Beatlemania in privacy – info

Beatlemania in privacy

On September 14, 1963, “She Loves You”, the Beatles’ fourth single, reached No. 1 in the UK. The popularity of the song did not stop growing in the following weeks, and its tremendous success gave nature to that wave of excessive adoration that got the name Beatlemania. Meanwhile, in the United States, the phenomenon was followed with a mixture of curiosity and indifference, but the situation changed dramatically with the release of a new song, on November 29, I Want to Hold Your Hand, with which the Beatles stormed to the top. from the US charts on February 1, 1964, just days before landing number one in the country, appearing on The Ed Sullivan Show, and turning Beatlemania into a worldwide epidemic.

John Lennon and George Harrison portrayed by Paul McCartney.

Those three hectic months in which twenty-four days of Liverpool changed the history of the twentieth century are explained, documented, and dissected in a thousand different ways, but the 1964 picture book The Eyes of the Storm (which Leboroac Publishers will be out in Spanish on July 3) offers a hitherto unpublished look. over that period. Unpublished and incomparably significant, because the author of the images is one of the twenty-four people who unleashed chaos: Paul McCartney. The book is the lavish companion piece to an exhibition in which London’s National Portrait Gallery will reopen on June 28 after a three-year renovation. The project was launched in 2020, when nearly a thousand photographs, believed by the musician to have been lost, were found in McCartney’s archives; These are photographs taken with a Pentax 35mm camera between December 1963 and February 1964 in Liverpool, London, Paris, New York, Washington, D.C., and Miami.

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With their genuine spontaneity and imperturbability, the 250 images selected for the book and exhibition reveal the most intimate side of a group that has set out to conquer the planet. Relaxing backstage in Liverpool, Ringo Starr posing with his teammates for camera in London, John Lennon in his sailor hat in Paris, McCartney photographed in front of a hotel mirror, Fans chasing the Beatles through the streets of New York, George Harrison wearing sunglasses and shirtless in a tub Swimming in Miami Beach… Everything in the Collection tells of four kids trying to keep their cool while the world around them goes crazy.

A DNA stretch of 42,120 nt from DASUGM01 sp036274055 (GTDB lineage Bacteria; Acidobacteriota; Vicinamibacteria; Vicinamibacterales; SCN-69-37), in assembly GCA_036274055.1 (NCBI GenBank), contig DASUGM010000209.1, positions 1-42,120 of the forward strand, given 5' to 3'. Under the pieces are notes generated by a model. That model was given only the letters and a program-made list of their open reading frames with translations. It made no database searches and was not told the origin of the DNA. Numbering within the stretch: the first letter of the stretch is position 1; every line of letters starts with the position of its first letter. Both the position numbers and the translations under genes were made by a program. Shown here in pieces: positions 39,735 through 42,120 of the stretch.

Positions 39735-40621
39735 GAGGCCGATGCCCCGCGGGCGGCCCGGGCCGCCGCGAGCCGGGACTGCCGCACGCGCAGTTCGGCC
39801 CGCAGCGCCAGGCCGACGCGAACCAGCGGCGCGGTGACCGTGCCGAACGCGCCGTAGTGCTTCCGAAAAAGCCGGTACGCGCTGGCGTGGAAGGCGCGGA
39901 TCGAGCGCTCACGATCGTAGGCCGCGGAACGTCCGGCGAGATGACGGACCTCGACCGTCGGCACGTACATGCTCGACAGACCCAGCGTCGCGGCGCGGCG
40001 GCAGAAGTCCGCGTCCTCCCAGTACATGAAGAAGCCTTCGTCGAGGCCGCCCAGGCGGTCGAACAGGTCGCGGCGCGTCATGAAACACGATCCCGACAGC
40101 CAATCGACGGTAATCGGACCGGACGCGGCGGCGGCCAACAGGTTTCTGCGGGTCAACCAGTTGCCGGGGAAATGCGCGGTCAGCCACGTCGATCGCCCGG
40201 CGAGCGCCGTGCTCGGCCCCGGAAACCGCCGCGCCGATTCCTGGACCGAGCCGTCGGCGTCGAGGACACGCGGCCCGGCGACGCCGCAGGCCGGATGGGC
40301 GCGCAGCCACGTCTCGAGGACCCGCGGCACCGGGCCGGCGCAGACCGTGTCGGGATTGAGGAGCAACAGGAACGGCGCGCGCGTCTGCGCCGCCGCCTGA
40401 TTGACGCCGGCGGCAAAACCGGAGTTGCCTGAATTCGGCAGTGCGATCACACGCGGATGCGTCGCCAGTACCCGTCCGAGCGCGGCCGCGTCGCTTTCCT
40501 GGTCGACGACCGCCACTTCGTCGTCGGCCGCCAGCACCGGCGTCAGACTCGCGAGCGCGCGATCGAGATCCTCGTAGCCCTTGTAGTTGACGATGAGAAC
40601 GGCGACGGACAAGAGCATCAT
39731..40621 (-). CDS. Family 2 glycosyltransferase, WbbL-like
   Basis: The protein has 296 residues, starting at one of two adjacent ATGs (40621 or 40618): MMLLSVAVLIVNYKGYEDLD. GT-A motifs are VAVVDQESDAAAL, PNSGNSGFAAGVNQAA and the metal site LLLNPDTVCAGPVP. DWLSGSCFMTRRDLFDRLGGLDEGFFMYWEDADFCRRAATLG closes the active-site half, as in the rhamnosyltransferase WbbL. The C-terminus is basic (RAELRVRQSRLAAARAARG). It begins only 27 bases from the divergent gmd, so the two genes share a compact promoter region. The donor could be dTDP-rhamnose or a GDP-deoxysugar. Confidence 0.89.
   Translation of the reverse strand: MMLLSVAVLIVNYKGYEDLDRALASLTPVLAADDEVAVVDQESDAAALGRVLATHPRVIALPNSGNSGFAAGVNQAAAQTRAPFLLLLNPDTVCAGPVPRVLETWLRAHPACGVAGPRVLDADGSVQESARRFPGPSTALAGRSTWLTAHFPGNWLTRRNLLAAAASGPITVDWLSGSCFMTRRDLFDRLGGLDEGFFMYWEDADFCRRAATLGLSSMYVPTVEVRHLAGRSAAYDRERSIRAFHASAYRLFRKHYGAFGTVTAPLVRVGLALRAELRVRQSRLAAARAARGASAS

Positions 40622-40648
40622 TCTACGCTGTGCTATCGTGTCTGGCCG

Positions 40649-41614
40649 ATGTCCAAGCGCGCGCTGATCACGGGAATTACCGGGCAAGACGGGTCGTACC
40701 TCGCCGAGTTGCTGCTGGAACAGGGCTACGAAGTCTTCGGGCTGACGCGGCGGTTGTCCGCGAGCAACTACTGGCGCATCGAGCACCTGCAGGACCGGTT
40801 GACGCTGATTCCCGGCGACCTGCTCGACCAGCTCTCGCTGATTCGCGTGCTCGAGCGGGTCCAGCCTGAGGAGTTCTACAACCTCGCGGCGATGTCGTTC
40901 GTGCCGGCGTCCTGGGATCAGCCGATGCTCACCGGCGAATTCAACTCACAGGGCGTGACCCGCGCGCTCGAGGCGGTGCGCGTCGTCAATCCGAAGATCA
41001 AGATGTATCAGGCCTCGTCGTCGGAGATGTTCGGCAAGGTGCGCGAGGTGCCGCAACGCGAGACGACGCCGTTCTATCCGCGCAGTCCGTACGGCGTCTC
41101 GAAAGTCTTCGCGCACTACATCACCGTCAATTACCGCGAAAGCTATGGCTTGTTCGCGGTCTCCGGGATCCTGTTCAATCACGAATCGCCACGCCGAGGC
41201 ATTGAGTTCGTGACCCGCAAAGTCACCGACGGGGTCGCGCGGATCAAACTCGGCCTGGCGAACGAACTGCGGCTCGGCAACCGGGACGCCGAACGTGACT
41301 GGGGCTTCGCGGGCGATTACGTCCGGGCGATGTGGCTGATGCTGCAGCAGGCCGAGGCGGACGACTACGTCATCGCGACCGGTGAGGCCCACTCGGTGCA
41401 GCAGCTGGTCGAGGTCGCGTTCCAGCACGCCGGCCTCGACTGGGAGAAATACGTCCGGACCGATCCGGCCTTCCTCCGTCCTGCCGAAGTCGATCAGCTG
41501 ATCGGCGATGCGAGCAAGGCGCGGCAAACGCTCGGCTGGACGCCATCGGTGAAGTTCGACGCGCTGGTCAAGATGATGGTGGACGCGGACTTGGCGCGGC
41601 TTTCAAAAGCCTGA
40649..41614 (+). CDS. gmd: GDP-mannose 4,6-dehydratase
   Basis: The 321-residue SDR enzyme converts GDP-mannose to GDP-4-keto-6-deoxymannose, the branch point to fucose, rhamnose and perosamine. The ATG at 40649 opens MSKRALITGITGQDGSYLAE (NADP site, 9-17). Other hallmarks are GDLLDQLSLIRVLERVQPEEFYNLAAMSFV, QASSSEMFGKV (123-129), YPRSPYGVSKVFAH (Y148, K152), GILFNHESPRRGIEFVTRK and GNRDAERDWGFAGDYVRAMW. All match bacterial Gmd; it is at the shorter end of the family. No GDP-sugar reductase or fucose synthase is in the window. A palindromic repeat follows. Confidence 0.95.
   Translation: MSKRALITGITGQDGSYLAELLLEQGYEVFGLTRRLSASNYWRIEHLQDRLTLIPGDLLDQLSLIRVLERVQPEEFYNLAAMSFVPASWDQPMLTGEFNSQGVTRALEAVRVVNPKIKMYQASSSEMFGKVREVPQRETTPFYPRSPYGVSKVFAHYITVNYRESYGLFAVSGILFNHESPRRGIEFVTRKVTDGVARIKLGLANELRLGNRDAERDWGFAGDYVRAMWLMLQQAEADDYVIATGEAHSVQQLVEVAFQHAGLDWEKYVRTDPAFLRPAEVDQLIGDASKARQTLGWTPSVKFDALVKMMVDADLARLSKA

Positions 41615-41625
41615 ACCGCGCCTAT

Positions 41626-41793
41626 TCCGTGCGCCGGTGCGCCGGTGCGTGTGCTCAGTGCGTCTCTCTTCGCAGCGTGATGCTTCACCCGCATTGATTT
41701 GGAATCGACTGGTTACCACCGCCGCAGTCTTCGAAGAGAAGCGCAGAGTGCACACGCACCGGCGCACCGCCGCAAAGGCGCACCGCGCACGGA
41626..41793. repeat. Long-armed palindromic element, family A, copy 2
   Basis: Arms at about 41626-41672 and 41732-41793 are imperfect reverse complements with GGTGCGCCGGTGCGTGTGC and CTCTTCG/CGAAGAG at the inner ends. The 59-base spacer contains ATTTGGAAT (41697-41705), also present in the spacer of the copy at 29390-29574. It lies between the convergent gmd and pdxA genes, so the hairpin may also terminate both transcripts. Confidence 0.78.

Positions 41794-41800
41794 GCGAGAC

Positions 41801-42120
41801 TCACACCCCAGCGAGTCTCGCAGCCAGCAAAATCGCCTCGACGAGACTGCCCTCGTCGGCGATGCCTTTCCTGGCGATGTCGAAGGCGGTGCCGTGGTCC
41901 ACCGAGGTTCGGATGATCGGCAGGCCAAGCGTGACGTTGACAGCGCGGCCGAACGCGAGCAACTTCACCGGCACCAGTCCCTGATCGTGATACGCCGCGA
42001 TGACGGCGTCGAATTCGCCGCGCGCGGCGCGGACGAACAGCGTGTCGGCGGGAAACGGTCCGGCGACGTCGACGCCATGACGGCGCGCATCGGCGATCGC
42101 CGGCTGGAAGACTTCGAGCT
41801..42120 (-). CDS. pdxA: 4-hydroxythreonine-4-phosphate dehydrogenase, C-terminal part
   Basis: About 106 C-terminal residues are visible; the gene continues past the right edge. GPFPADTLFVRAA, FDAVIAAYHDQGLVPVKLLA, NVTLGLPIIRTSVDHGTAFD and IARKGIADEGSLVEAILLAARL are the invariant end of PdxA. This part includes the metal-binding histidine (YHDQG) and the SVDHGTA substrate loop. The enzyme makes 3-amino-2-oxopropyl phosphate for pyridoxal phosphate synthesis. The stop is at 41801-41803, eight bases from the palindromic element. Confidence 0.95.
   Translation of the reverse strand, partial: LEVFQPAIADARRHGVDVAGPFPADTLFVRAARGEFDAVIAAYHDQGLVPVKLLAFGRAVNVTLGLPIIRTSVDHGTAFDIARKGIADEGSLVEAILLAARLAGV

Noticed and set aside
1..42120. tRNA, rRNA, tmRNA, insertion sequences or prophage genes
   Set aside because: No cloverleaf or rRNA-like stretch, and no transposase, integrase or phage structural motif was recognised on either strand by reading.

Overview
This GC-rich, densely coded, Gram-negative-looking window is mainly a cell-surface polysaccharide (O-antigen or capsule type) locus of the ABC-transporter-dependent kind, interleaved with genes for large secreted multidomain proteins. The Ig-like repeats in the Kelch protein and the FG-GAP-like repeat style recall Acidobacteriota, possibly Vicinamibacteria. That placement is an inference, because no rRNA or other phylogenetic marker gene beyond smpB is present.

“Who is looking at whom?”

Paul McCartney 1964. The Eyes of the Storm Leboroac 336 pages / 68 euros

In the book, McCartney wrote, “Things were so happening that I can’t say photography was among my priorities in those days.” Although we wanted to go from being a small group to a big one and craved international success, no one could have predicted what I describe here as the “eyes of the storm”. […] In the plural, because in addition to the pictures I took, there were those that the press took of us and also the eyes of the fans who were watching us and those of the security personnel who were watching us. Who is looking at whom?

Reviewing this “family photo album”, McCartney recalls with particular fondness the eight days in February 1964 the group spent in Miami, where the Beatles recorded their second appearance on The Ed Sullivan Show and where they had time to bathe in the Atlantic Ocean and sunbathe after the cold, snow and hustle and bustle of the New York and Washington, D.C., it was like a mini vacation. Paul says: “The righteous life.” To document it, the musician changed the black and white reels he had been using until then for color. “I’m not surprised that when we got to Miami the pictures started to color, because all of a sudden we were in Wonderland,” he says.

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The good life was short-lived. Immediately after returning from the United States, the Beatles began recording songs for their third LP, A Hard Day’s Night, and filming a film of the same title, while preparing for their first world tour. The revolution was already unstoppable and demanded all of his dedication. McCartney closed the camera and the pictures of those amazing three months were forgotten in a drawer. Now they are re-emerging, transformed into frank testimony of a cultural epic of unimaginable scope.

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